Ever since that day when the deer’s dull eye fixed on my own, my relationship with meat has been complicated. In high school, I listened to The Smiths’ “Meat Is Murder” as though it were a religious hymn while still grabbing beef tacos at the mall. I embraced vegetarianism in my early twenties and seriously contemplated veganism before finding out I would have to give up real cheese. I love bacon but am occasionally too wracked with guilt about the pigs to put it in my mouth. I read about the evils of factory farming and the appalling reality of abattoirs but have a weakness for A&W’s mozza burger.
I am a wishy-washy, emotional, meat-is-murder meat-eater who believes in animal rights but tosses her ethics over at the sight of a tasty, tasty round of breakfast pancetta and a plate of rare steak with enough blood to mix into her mashed potatoes.
I realize that I have imposed my own sense of humanity on she who is not human, but I cannot shake the idea that there is a far more personal relationship between us, the human and the animal-become-food, than we generally acknowledge. I saw her, I felt the reality of her, I experienced that deer as an individual being, and I cannot shake the feeling that most of our present practices with regard to farming the animals we eat and hunting them down not only denies their lives a deserved level of dignity and respect but also our own lives for having forfeited our hearts in the pursuit of convenience and money and a cheap hunk of meat.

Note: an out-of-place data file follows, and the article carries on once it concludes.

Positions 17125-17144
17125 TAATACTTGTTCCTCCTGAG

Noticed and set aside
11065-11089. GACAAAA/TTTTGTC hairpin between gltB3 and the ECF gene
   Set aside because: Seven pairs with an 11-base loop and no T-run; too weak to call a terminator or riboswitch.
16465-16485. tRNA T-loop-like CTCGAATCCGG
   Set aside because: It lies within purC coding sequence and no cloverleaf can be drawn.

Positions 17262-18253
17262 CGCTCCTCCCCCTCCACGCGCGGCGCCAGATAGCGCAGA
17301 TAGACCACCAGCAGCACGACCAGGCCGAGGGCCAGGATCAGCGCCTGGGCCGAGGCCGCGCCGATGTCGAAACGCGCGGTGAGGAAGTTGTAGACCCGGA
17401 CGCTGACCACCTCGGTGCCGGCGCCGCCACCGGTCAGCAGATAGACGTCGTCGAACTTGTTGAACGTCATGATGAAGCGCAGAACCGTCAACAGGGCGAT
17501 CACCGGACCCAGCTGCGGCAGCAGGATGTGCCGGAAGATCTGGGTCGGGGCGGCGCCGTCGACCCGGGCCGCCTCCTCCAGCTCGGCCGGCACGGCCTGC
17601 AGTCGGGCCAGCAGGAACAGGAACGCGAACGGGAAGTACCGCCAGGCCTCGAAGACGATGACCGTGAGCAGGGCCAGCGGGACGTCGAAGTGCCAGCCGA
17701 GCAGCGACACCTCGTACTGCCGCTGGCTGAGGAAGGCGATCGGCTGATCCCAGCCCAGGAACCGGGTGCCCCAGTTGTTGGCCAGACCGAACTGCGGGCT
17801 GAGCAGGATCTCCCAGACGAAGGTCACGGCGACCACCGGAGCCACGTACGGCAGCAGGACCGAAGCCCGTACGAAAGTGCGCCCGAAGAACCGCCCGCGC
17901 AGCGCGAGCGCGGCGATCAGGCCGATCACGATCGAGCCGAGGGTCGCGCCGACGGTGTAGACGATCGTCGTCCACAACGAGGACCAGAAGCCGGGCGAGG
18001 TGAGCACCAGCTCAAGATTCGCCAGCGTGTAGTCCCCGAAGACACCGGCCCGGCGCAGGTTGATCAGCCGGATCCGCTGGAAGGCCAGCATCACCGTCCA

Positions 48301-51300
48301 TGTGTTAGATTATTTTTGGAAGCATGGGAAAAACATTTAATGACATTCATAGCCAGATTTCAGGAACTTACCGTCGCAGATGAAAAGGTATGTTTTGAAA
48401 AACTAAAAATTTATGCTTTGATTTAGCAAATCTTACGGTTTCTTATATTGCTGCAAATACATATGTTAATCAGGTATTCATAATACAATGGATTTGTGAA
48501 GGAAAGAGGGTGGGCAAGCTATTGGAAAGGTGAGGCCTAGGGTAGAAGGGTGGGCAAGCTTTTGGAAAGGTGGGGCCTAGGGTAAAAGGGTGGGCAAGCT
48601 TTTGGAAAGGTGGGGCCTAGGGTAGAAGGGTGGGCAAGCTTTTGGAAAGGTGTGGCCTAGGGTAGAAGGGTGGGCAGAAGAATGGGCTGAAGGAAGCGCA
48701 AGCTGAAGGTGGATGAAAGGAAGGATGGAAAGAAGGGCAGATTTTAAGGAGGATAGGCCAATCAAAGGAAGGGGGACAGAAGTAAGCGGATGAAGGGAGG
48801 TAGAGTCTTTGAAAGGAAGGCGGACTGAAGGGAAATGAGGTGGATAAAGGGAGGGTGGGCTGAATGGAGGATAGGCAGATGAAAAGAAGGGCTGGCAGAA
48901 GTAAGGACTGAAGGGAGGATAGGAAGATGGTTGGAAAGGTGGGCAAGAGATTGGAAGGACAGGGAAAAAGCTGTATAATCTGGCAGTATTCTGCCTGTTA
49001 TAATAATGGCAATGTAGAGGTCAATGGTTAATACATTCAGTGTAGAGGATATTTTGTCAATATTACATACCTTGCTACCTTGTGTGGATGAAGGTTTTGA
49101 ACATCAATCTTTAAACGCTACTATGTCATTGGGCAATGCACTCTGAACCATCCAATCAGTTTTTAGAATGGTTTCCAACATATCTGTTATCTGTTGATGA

I think about that deer’s severed head and her milky eye. I think about how it didn’t matter that the plastic bag covered her nose. I think about how she didn’t have to be shot and dragged off in a truck and beheaded and discarded in an alley.
Meat became much more than just meat for me that day. It has become a real and living issue about love and humanity and a concern about how the way we extend ourselves into the world becomes, in turn, what we are. We become what we do, and what we do is terrible.
My relationship with meat is an issue about which I have yet to find a clear answer, and so I continue to waffle between different styles of eating and shopping for the food I consume. As a result, I am curious about other people and their relationship to their food.
- Are you an omnivore, a vegetarian, or a vegan? Why?
- Is it a choice you make or simply a matter of habit?
- Do you believe that there are ethical, philosophical, or spiritual components when it comes to the food we eat?
- If you are an omnivore and have concerns about our consumption of animals, how do you reconcile yourself with your eating habits?
“found photo of a severed deer head” Schmutzie @ Flickr.com. All Rights Reserved.
“mounted elk head” Schmutzie @ Flickr.com. All Rights Reserved.
Feature photo by ClatieK Creative Commons